• Reduced Tenant Turnover: ERAP aids in retaining current tenants, reducing vacancies, and ensuring a steady income stream.
  • Strengthened Tenant Relationships: Offering guidance and support to tenants during their ERAP application can foster trust and loyalty.
  • Efficient Dispute Resolution: With financial strains often being the root cause of many tenant-landlord disputes, the inflow of ERAP funds can mitigate these conflicts.
  • Local Community Support: By acting as pillars of support during challenging times, landlords and property managers can enhance their reputation, making their properties more attractive in the long run.
  • Tax Implications: While specifics can vary, involvement in ERAP and the subsequent income flow might have tax implications. Staying connected with the program ensures landlords are prepared for any tax nuances.

In essence, while ERAP in Maryland is a tenant-centric initiative, its ripple effects undeniably benefit landlords and property managers. By aligning with this program, they can navigate the ongoing pandemic with resilience, ensuring stability, and nurturing lasting tenant relationships.


The journey of understanding and leveraging the Emergency Rental Assistance Program (ERAP) in Maryland can be intricate, but its benefits are manifold.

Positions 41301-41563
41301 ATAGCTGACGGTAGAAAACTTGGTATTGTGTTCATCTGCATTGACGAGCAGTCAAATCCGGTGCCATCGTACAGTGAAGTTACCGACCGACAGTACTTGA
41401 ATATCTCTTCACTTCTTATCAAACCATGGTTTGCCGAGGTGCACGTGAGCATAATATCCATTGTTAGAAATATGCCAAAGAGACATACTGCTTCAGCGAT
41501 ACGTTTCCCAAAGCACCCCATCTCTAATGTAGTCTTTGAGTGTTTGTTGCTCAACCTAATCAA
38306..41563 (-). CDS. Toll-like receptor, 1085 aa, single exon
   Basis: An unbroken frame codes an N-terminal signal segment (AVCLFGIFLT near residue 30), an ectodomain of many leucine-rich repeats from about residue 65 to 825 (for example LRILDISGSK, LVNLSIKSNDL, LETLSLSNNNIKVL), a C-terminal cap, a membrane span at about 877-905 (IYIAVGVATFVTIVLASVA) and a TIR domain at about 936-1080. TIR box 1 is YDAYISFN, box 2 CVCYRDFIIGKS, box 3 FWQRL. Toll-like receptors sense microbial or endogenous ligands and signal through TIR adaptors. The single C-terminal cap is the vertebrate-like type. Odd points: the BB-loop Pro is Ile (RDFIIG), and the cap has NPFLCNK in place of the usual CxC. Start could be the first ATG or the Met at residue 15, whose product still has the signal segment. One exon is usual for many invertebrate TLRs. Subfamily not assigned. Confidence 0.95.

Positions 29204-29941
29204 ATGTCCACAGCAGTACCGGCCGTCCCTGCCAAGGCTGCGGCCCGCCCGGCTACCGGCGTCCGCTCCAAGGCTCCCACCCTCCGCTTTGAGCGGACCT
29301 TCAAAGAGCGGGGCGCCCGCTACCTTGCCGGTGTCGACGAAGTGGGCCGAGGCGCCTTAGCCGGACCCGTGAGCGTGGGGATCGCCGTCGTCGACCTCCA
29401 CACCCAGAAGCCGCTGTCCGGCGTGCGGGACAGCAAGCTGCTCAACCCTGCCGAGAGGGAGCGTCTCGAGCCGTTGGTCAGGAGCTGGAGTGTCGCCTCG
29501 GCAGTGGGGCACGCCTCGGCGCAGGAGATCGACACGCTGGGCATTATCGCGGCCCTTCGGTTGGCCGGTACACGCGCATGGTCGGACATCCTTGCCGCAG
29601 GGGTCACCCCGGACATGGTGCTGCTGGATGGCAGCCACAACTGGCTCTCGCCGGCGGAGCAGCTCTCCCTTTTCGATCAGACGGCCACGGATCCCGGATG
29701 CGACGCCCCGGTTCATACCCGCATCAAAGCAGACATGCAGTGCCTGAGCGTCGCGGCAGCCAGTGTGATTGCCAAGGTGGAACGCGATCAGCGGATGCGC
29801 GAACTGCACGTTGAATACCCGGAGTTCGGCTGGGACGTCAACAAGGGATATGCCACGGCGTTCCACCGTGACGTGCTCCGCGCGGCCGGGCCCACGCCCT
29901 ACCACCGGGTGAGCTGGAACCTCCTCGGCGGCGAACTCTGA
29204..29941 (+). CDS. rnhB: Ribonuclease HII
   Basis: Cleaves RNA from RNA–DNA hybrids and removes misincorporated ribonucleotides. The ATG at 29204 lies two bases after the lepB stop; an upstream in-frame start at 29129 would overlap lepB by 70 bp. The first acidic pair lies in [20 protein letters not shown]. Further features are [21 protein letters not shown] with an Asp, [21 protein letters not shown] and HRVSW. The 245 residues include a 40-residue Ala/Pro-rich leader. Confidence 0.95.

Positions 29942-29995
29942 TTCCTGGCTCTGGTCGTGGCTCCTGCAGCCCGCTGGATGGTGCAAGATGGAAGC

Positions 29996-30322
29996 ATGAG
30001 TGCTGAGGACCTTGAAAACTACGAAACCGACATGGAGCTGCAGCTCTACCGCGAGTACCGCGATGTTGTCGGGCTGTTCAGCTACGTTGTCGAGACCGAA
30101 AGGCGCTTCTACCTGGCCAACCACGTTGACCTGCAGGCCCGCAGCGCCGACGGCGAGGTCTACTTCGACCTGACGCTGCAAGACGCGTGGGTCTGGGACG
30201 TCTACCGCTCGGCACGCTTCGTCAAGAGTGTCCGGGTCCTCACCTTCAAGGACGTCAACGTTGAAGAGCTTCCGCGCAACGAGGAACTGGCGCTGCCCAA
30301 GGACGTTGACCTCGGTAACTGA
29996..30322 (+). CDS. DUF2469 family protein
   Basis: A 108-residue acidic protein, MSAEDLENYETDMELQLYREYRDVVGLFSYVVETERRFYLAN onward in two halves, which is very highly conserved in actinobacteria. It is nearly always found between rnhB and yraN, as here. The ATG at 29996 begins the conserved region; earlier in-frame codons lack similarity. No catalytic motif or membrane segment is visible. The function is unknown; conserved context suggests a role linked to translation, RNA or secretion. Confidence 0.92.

Key takeaways and recommendations for landlords and property managers include the following:

  • Stay Updated: Given the evolving nature of ERAP, regular check-ins with the Maryland Department of Human Services and associated housing agencies are imperative.
  • Foster Collaboration: Emphasize open communication with tenants. The ERAP journey is collaborative, and fostering this partnership can expedite processes and yield better outcomes.
  • Understand the Benefits: Beyond the immediate financial relief, recognize the long-term benefits ERAP offers, from reduced tenant turnover to enhanced community reputation.
  • Prepare for the Future: With lessons learned from ERAP, look ahead. How can these insights inform future interactions with tenants, especially in times of crises?

As we tread these uncertain times, ERAP in Maryland stands as a testament to community resilience and collective effort.

For landlords and property managers, it's an opportunity to rise to the occasion, stay informed and updated, guide their tenants, and build a foundation for a prosperous post-pandemic future.